High dose steroids (dexamethasone 10 mg intravenously administered every twelve hours for three days or until the resolution of symptoms) given at the first signs suggestive of the RA-APL syndrome (unexplained fever, dyspnea, and/or weight gain, abnormal chest auscultatory findings or radiographic abnormalities) have been reported to appear to reduce morbidity and mortality. High dose steroids should be initiated immediately regardless of the leukocyte count. However, most patients do not require discontinuation of tretinoin therapy during treatment of the RA-APL syndrome.
Approximately 40% of patients develop a rapidly evolving leukocytosis. Rapidly evolving leukocytosis has been associated with a higher risk of life-threatening complications.
Early signs of pseudotumor cerebri have been reported to include papilledema, headache, nausea, vomiting, and visual disturbances.
Hematologic side effects including a reversible hypercholesterolemia and/or hypertriglyceridemia (up to 60%), rapidly evolving leukocytosis (40%), and disseminated intravascular coagulation (26%) have been reported. Several cases of thrombocytosis have also been reported.
Rapidly evolving leukocytosis has been associated with a higher risk of life-threatening complications.
Although hypercholesterolemia and/or hypertriglyceridemia have been reversible upon the completion of treatment, venous thrombosis and myocardial infarction have been reported in patients who ordinarily are at low risk for these complications.
Liver function tests should be monitored closely during treatment. Temporary discontinuation of therapy may be appropriate if liver test results reach greater than five times the upper limit of normal values.
Hepatic side effects including elevated liver function tests (50% to 60%), hepatosplenomegaly (9%), hepatitis (3%), and unspecified liver disorder (3%) have been reported.
Dermatologic side effects including skin/mucous membrane dryness (77%), rash (54%), pruritus (20%), increased sweating (20%), alopecia (14%), and skin changes (14%) have been reported.
Musculoskeletal side effects including bone pain (77%) and bone inflammation (3%) have been reported. Isolated cases of myositis have also been reported.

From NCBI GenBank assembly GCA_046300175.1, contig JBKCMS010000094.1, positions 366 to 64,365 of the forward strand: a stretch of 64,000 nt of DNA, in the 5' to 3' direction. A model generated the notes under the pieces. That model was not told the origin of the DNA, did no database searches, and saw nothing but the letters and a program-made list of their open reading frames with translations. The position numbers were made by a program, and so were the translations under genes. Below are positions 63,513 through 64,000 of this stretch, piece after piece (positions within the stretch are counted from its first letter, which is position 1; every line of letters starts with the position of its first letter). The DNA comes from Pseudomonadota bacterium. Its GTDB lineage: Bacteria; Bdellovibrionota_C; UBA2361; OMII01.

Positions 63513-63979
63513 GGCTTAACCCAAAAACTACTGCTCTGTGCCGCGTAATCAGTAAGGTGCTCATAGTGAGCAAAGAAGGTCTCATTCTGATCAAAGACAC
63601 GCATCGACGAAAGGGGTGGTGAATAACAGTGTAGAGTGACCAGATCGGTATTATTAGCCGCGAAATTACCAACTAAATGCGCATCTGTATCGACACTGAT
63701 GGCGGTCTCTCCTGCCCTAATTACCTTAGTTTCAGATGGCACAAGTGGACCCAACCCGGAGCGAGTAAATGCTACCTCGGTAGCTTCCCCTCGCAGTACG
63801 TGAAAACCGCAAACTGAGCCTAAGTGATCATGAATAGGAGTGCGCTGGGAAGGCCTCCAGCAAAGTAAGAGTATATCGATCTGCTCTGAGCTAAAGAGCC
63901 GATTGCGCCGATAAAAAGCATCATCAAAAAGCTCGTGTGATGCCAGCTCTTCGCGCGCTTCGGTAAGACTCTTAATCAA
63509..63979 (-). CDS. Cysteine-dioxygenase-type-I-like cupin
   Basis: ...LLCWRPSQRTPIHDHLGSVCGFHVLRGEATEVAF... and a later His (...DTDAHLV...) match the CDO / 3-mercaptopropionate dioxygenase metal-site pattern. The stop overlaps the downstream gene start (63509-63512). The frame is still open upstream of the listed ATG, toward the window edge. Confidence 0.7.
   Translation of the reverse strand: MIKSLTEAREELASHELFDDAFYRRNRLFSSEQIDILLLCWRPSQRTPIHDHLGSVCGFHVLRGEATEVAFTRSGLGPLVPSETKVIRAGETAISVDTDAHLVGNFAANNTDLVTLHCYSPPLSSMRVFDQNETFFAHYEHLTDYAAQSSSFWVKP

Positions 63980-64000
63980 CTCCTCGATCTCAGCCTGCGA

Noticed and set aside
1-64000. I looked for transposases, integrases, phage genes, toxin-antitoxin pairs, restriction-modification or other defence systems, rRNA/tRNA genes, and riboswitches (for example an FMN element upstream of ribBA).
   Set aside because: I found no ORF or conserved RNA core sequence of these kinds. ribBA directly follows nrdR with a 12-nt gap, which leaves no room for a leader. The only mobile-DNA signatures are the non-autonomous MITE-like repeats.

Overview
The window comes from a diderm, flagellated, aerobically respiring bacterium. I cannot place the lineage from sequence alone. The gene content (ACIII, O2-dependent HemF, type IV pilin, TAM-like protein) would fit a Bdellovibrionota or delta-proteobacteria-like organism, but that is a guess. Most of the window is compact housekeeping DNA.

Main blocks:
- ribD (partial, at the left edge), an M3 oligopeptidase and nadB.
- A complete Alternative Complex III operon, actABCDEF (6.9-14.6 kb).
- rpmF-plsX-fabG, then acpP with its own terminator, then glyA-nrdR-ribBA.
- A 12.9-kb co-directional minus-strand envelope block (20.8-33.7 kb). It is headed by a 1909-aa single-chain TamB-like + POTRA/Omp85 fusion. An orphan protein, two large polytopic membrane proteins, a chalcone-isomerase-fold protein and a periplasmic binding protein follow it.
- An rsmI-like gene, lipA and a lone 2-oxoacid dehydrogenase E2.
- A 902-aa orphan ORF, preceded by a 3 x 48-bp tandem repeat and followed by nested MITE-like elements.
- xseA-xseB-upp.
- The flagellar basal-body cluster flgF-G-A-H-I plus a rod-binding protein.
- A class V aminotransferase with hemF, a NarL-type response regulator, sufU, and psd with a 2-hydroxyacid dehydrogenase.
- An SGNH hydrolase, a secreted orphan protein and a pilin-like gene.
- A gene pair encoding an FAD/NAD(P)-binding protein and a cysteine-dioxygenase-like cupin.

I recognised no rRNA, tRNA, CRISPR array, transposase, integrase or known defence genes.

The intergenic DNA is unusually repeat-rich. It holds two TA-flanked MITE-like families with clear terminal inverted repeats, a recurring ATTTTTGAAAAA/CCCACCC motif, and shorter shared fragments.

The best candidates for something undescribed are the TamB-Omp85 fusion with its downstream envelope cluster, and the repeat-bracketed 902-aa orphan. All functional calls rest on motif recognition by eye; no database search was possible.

Gastrointestinal side effects including nausea/vomiting (57%), GI hemorrhage (34%), abdominal pain (31%), mucositis (26%), other gastrointestinal disorders (26%), diarrhea (23%), constipation (17%), dyspepsia (14%), anorexia (17%), abdominal distention (11%), and ulcer (3%) have been reported. Isolated cases of pancreatitis (including one case of fatal acute pancreatitis) have also been reported.
Ocular side effects including visual disturbances (17%), ocular disorders (17%), changed visual acuity (6%), and visual field defects (3%) have been reported.
Local side effects including injection site reactions (17%) have been reported.
The majority of respiratory side effects with the use of tretinoin are symptoms of the retinoic-acid-APL (RA-APL) syndrome (25%). This syndrome is charactered by radiographic pulmonary infiltrates and pleural or pericardial effusions among other things. Respiratory system effects including upper respiratory tract disorders (63%), dyspnea (60%), respiratory insufficiency (26%), pleural effusion (20%), pneumonia (14%), rales (14%), expiratory wheezing (14%), lower respiratory tract disorders (9%), pulmonary infiltration (6%), bronchial asthma (3%), pulmonary edema (3%), larynx edema (3%), and unspecified pulmonary disease (3%) have been reported.
Due to progressive hypoxia related to RA-APL, endotracheal intubation and mechanical ventilation have been required in some cases.
Otic side effects (23%) have been reported. Hearing loss and other unspecified auricular disorders (6%) including irreversible hearing loss (less than 1%) have also been reported.
Cardiovascular side effects including arrhythmias (23%), flushing (23%), hypotension (14%), hypertension (11%), phlebitis (11%), cardiac failure (6%), cardiac arrest (3%), myocardial infarction (3%), enlarged heart (3%), heart murmur (3%), ischemia (3%), stroke (3%), myocarditis (3%), pericarditis (3%), pulmonary hypertension (3%), and secondary cardiomyopathy (3%) have been reported. Cases of thrombosis (both venous and arterial) involving various sites have been reported rarely. Several cases of vasculitis have also been reported.
Nervous system side effects including dizziness (20%), paresthesias (17%), anxiety (17%), insomnia (14%), depression (14%), confusion (11%), cerebral hemorrhage (9%), intracranial hypertension (9%), agitation (9%), hallucination (6%), abnormal gait (3%), agnosia (3%), aphasia (3%), asterixis (3%), cerebellar edema (3%), cerebellar disorders (3%), convulsions (3%), coma (3%), CNS depression (3%), dysarthria (3%), encephalopathy (3%), facial paralysis (3%), hemiplegia (3%), hyporeflexia (3%), hypotaxia (3%), no light reflux (3%), neurologic reaction (3%), spinal cord disorder (3%), tremor (3%), leg weakness (3%), unconsciousness (3%), dementia (3%), forgetfulness (3%), somnolence (3%), and slow speech (3%) have been reported.
Genitourinary side effects including renal insufficiency (11%), dysuria (9%), acute renal failure (3%), micturition frequency (3%), renal tubular necrosis (3%), enlarged prostate (3%), and genital ulceration have been reported.
Oncologic side effects have been reported in animals. Animal studies have reported that tretinoin increased the rate of diethylnitrosamine-induced liver adenomas and carcinomas.